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Another iteration of the carbon nanotube versus the biological insurgent from Rensselaer Polytechnic Institute.

Ravi S. Kane, professor of chemical and biological engineering, and his team at Rensselaer Polytechnic Institute have devised a way to target harmful agents in the body and neutralize them without physical or chemical intervention. Kane’s method is similar to similar to other remote control cancer killers and uses the widely popular carbon nanotube (CNT) as the bomb.

Using various tuned peptides attached to the CNT as homing devices, the microscopic particles can seek out a programmed protein, such as anthrax toxin or cancer cells. Since the peptide coating on the CNT can be changed, groups of different neutralizers can be used in the same application without adversely affecting any other proteins.

Rather than using a microwave pulse, the Rensselaer method uses near-infrared light to act as a catalyst, activating the neutralizing agent. Different coatings can be made to respond to different frequencies of light, thus the same batch of CNTs could be used on several different toxins, drugs, or cells simultaneously. One type can be targeted specifically by using a single wavelength of light to which that neutralizer responds.

When the invisible, harmless light is shined on the CNTs that have found a target protein, they release free radicals called reactive oxygen species. These free radicals deactivate the target protein, rendering it harmless.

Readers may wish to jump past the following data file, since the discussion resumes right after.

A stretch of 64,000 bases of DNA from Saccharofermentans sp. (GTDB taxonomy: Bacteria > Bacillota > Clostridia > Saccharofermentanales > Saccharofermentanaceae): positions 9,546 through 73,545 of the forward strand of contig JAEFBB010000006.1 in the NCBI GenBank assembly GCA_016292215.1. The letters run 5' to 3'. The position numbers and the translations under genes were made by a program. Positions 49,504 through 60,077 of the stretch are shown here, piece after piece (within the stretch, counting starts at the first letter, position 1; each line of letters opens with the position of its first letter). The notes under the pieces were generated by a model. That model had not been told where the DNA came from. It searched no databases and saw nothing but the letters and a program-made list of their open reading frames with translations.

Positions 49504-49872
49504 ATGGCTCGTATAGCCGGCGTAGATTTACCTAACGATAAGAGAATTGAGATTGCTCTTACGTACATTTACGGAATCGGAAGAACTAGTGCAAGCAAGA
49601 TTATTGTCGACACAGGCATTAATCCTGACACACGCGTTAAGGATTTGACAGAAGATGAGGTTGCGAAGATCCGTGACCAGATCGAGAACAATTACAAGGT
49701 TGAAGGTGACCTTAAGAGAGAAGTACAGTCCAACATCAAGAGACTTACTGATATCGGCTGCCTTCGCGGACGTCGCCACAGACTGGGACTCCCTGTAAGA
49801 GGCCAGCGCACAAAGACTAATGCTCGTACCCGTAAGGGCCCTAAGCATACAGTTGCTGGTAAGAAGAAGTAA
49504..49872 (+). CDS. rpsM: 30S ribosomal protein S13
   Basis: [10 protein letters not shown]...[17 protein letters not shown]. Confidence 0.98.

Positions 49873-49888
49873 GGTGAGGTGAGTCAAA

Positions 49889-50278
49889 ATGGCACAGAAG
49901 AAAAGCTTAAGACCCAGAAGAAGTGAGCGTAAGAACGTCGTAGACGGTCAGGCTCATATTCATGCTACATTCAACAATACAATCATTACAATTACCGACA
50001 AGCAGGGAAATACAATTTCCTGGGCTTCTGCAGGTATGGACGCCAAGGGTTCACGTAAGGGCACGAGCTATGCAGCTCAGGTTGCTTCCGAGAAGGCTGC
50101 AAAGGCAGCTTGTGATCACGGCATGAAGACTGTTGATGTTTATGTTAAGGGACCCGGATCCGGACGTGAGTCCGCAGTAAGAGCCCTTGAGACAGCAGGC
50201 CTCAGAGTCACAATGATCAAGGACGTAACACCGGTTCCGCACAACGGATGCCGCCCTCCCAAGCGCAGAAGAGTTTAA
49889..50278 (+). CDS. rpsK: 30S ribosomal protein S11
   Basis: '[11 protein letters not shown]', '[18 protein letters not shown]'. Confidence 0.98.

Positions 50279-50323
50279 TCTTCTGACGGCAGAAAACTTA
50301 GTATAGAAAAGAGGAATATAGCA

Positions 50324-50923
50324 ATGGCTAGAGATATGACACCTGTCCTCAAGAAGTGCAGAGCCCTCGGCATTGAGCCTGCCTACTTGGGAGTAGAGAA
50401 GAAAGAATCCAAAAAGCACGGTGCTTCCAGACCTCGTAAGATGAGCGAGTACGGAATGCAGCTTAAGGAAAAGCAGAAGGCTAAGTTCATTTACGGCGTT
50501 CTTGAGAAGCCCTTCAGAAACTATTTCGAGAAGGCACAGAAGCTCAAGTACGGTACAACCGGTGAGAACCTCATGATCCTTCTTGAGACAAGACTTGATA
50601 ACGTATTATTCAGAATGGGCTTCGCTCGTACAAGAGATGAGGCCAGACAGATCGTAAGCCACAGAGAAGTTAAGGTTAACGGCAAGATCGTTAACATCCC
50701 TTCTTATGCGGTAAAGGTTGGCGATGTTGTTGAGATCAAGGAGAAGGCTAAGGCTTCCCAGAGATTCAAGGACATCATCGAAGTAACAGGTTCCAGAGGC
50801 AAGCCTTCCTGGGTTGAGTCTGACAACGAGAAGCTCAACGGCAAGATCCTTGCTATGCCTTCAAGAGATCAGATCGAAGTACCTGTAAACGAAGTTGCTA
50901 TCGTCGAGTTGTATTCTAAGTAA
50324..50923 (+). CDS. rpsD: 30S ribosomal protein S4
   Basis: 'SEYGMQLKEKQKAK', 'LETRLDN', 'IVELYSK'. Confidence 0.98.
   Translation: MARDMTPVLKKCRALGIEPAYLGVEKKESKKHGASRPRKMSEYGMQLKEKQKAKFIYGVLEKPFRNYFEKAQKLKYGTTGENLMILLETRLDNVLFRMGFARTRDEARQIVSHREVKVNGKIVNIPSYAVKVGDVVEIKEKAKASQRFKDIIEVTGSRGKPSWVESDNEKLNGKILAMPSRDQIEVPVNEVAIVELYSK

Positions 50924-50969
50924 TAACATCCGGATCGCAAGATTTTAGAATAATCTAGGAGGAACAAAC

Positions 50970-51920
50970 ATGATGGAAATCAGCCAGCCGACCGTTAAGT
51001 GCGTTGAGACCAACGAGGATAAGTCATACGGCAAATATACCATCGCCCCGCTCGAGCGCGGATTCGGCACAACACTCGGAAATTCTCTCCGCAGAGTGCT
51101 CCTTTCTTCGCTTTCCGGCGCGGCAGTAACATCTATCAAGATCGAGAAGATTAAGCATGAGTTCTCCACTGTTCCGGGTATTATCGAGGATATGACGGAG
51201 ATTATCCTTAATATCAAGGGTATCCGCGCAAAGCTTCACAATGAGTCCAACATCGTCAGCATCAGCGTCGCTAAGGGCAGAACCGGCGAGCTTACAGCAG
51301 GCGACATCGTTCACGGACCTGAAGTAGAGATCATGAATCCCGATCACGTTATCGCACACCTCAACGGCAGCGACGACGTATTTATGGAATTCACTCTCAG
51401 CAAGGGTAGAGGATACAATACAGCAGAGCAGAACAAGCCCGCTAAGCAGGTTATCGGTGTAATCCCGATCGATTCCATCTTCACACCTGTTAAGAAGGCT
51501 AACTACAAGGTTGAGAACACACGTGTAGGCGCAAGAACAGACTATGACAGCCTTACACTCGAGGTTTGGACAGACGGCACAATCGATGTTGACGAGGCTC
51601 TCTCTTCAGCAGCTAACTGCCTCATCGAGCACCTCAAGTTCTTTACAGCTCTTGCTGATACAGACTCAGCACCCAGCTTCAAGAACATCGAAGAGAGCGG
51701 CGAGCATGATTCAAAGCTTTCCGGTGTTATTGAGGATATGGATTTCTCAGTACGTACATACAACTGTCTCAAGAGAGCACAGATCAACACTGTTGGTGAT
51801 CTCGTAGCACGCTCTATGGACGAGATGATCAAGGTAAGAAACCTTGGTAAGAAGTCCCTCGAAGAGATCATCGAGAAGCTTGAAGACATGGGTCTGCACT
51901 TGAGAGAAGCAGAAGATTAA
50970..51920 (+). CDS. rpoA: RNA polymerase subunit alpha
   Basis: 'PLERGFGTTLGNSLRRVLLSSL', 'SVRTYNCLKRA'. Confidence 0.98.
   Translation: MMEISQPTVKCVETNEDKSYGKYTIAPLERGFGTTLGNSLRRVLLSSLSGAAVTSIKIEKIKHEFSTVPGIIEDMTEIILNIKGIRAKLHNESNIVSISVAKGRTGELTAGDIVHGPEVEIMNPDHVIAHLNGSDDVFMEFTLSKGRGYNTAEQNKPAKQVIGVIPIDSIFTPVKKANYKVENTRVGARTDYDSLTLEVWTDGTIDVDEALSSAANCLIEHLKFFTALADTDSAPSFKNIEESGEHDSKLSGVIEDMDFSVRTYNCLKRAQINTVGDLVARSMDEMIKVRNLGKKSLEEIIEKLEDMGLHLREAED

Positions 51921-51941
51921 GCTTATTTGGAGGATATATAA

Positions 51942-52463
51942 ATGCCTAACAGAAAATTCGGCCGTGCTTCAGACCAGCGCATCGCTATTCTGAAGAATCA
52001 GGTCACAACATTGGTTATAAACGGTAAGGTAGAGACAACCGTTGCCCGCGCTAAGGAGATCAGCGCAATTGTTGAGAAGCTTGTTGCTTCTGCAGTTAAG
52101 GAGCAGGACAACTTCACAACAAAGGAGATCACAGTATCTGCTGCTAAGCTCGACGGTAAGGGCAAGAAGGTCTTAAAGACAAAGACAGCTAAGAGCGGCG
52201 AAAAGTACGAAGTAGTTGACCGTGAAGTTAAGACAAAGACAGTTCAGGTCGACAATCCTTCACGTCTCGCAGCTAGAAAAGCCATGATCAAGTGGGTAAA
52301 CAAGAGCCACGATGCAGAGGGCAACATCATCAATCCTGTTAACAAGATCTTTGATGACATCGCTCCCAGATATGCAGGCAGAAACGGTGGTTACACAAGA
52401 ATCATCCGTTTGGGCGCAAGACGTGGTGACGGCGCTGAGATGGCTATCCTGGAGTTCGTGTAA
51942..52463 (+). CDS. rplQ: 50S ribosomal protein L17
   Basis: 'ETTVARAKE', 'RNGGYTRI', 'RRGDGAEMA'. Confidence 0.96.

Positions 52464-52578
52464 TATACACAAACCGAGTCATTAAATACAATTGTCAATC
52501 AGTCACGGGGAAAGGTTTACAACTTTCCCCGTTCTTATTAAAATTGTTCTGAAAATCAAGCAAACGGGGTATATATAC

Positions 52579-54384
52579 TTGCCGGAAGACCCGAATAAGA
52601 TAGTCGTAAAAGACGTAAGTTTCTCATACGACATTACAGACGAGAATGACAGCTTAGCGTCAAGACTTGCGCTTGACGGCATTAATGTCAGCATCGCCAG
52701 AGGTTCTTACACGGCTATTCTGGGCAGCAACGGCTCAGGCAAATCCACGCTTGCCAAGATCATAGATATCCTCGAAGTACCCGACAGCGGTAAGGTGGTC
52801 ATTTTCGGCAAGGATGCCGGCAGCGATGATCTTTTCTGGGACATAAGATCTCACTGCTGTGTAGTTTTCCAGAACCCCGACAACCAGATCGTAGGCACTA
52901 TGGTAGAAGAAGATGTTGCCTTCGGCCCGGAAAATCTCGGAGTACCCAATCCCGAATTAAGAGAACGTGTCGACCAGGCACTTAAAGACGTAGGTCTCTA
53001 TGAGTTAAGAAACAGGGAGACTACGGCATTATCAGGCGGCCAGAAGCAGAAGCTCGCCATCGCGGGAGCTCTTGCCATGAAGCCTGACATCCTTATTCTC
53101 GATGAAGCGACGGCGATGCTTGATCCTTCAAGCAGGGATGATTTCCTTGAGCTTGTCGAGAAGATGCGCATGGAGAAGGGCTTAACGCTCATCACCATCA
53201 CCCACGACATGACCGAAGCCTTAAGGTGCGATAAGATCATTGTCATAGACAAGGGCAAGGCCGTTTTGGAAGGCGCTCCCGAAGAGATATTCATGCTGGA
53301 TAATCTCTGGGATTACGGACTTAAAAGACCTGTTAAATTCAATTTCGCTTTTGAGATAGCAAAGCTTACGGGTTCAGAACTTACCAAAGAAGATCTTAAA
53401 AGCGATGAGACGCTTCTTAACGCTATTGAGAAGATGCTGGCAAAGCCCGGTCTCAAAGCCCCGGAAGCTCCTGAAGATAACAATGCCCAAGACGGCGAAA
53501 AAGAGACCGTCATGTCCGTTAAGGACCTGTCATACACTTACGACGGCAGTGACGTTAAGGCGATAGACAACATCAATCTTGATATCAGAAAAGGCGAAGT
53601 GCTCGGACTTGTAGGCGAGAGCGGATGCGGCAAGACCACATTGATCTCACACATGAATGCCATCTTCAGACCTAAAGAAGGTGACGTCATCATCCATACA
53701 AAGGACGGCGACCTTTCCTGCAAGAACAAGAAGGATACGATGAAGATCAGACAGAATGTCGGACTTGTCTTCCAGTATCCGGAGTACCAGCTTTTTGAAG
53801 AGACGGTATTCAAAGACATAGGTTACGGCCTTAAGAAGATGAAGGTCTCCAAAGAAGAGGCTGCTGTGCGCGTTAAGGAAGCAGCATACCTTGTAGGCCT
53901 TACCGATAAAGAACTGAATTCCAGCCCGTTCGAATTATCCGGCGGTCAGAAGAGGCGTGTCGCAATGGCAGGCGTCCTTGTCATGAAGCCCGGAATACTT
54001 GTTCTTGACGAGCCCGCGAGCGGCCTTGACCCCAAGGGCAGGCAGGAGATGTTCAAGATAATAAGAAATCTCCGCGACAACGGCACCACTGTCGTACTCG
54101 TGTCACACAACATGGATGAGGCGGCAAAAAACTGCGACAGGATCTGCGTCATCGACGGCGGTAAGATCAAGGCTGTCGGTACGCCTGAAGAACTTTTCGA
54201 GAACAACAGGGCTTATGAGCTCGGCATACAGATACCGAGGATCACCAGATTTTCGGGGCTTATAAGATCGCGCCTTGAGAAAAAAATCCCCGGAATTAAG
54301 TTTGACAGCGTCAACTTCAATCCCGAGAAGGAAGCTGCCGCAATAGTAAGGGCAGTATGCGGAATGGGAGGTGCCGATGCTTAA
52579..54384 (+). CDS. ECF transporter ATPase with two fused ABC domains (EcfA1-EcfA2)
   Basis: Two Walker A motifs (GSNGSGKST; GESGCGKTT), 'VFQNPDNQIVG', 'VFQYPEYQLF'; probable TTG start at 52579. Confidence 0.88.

Kane's technique uses virtually no invasive methods and has other applications apart from a blood-borne detoxicant. His team has already developed a film that uses the nanotubes. "The ability of these coatings to generate reactive oxygen species upon exposure to light might allow these coatings to kill any bacteria that have attached to them. You could use these transparent coatings on countertops, doorknobs, in hospitals or airplanes -- essentially any surface, inside or outside, that might be exposed to harmful contaminants," Kane explained.

The method could also be used as a way to destroy toxins and pathogens in laboratories, saving money and man hours on hazardous biological disposal processes.



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RE: Resistance be gone
By Christopher1 on 12/12/2007 2:02:16 AM , Rating: 1
Actually, this could still be a panacea. With all due respect to the poster before the posting I am commenting on..... a 'mutant peptide' would not keep the nanobots from destroying the bacteria.... they would just have to be programmed to find a way around it, if that is even a real thing... I'll have to look on Wikipedia and in the biological chemistry books I have lying around from my parents work.


RE: Resistance be gone
By tmouse on 12/12/2007 2:13:50 PM , Rating: 2
What I was trying to say is the nanotube must be coupled to either a monoclonal antibody or a ligand for a cell surface receptor. Its not about the killing in this case they use the nanotube to generate free radicals which is quite clever, but the problem still lies in the "targeting", a mutant peptide may not be recognized. The specificity of the targeting is both the strength and the weakness. Its very interesting work and it will have implications but it is not a panacea (I personally do not believe there will ever be a cure all and I have been working in the area for a long time)


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